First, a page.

A Gentle Perspective
Daily mental health
B. Alan Wallace, one of the world’s leading scholars, writers, and teachers on Tibetan Buddhism wrote this: “Imagine walking along a sidewalk with your arms full of groceries, and someone roughly bumps into you so that you fall and your groceries are strewn over the ground. As you rise up from the puddle of broken eggs and tomato juice, you are ready to shout out, 'You idiot! What's wrong with you? Are you blind?' But just before you can catch your breath to speak, you see that the person who bumped into you is actually blind. He, too, is sprawled in the spilled groceries, and your anger vanishes in an instant, to be replaced by sympathetic concern: 'Are you hurt? Can I help you up? Can I help you up?”
And this is what we do so often, isn’t it? The limited vision, the reactivity that we’re conditioned toward, keeps us in a primitive brain reality of life, living with only part of the story or picture of what’s real. So we respond from a kind of ignorance, unable to see completely, in part because of the way our brains operate to keep us safe.
What is this primitive brain reality? Imagine at the very center of your brain the first part of your brain that formed before you were even born. Part of this section of your brain is called the amygdala. Now imagine this part—the amygdala—as a little puppy. It’s job is to figure out if you’re safe. Like a little puppy, it can get triggered easily if something reminds it of a previous time it was unsafe, and then it might get snarly or retreat to a corner. During these times, you might be operating with very little awareness and too much old, habitual patterning. In other words, your vision narrows to a very limited and likely reactive view.
I witness this in myself. The limited vision, the reactive patterning that has me ready to snap, to blame, to snarl or sometimes cower under the covers. I witness it most when I haven’t slept enough, or I’ve taken on too many projects and I’m rushing through them all, or when I’m overwhelmed by uncertainty. And if I waited for all of the external stimuli of life to stop, I’d never access the more spacious, less limiting part of my brain at all. The triggered, puppy part of us doesn’t calm down because stimuli or uncertainty goes away. It calms down when we have some tools to engage another part of our brain and nervous system to weather uncertainty and stimuli.
The amazing thing is that we have an inherent, inborn technology system that is made to help us navigate uncertainty, manage stress and our emotions. This is the job of your parasympathetic nervous system and frontal cortex.
The puppy part of us is nestled deep in the brain, like it’s tucked inside a safe cocoon. The outer portion of the brain is our higher level thinking place, called the frontal cortex. This is the part of you that can discern if there is actually something worth freaking out over or if you have some tools to access create a sense of mental ease and respond to the world with greater wisdom. It allows to access metacognition, which is your ability to witness your thoughts and access choices to your response. I’m including a short demo and practice for this for all readers this week because I think understanding this some and having some tools to access this part of us is essential for the world at large. (Click here to watch a short video that will demo this brain description and offer you a short practice for ease.)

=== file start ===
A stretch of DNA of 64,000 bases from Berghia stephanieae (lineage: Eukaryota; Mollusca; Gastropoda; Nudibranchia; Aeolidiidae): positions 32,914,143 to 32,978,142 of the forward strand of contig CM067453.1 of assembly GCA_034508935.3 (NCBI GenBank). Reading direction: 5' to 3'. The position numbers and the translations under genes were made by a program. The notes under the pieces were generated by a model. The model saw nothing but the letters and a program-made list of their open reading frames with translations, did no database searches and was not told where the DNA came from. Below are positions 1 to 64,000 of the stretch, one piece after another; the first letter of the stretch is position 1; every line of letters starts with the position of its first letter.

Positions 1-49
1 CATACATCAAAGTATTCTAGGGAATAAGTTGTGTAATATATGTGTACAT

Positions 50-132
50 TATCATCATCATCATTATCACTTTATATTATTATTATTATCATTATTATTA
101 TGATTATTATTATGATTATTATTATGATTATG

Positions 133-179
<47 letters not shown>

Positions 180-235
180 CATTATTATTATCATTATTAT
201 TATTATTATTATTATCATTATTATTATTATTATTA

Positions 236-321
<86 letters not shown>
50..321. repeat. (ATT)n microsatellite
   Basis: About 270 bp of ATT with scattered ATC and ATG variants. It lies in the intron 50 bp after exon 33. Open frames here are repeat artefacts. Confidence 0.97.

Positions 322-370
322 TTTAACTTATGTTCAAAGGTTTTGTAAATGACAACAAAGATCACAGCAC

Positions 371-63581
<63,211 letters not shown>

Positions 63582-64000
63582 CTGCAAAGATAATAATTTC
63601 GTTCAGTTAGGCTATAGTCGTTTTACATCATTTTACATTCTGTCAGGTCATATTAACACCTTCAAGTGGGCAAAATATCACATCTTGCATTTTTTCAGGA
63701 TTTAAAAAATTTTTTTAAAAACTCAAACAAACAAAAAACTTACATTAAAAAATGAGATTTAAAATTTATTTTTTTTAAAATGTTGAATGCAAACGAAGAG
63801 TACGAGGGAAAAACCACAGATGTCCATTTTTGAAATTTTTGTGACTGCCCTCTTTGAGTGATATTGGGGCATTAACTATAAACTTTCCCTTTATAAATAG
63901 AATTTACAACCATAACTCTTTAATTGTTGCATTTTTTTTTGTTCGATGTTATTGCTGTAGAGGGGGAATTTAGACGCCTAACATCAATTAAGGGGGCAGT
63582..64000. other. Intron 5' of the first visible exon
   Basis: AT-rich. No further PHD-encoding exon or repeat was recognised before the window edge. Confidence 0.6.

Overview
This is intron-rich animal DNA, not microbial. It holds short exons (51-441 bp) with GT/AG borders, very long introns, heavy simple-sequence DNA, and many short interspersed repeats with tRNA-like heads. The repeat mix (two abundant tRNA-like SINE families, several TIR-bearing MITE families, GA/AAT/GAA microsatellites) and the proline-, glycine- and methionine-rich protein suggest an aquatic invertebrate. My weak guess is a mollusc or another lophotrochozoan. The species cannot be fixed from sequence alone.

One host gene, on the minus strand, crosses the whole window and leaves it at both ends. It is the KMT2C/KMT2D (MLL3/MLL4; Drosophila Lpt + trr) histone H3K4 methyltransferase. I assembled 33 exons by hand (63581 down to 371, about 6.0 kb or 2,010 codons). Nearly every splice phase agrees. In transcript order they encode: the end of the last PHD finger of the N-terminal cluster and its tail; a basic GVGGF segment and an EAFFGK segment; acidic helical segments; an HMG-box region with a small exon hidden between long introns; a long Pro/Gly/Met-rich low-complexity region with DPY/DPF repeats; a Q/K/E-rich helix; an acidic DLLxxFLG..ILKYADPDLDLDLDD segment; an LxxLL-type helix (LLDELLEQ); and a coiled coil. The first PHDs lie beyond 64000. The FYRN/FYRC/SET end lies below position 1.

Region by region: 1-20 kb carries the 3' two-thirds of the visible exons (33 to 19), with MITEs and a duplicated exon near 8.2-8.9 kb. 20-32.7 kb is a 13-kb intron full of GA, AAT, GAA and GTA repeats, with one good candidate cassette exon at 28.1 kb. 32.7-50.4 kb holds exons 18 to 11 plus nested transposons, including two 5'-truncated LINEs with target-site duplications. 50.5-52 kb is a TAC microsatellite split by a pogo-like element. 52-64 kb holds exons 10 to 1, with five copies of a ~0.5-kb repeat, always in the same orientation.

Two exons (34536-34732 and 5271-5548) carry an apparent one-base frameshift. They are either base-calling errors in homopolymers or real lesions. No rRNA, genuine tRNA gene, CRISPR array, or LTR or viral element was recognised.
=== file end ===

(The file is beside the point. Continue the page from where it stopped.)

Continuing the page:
The stimuli that your brain is interpreting comes through the nervous system. The part of the nervous system that is like a gas pedal tells us to mobilize for action. The part of the nervous system that is like a brake pedal, helps us slow down and relax in a situation. When the brake system is accessed, you have a better ability to move into that higher level thinking part of your brain. This part of the nervous system helps you bounce back from stress, cope with uncertainty, and manage your emotions. The thing is, it’s hard to access when you’re already overwhelmed so we have to “preload” practices that help us to access it.
And here’s the part about practice. The yoga practice isn’t intended to be a self-improvement project. Rather, it gives us tools to find ease and relax into our own life a little more. But we have this negativity bias that leads us more easily toward overestimating perceived threats and underestimating positive opportunities. So you have to practice a little every day for your nervous system, and thereby your brain, to recognize the choice toward ease and calm. The choice that can move you toward a wider, less limited perspective.
Watch the video above and try the very short practice of softly breathing while relaxing your whole face into a gentle smile. Consider trying it every single morning so it can really stick. And then, try it through the day. Perhaps when you notice that you’re rushing to get someone and overwhelmed. Or before you begin a conversation with someone who has the potential to trigger you. Or while you’re answering emails. See what it offers you, maybe how it changes things. Perhaps you’ll find your vision becomes a whole lot more relaxed and clear.
Paid subscribers, you have an additional 60-minute yoga and meditation practice you can watch by scrolling past the poem below to the practice link.
This poem by Faisal Mohyudding felt like a perfect accompaniment for this reflection and practice, with the way it feels like it’s unfolding with the rhythm of breath. And with its reminder that our bodies contain both the silent space of prayer and distraction. The form is different so it didn’t paste in correctly. Poetry lovers, click on the link here to read or listen to it read.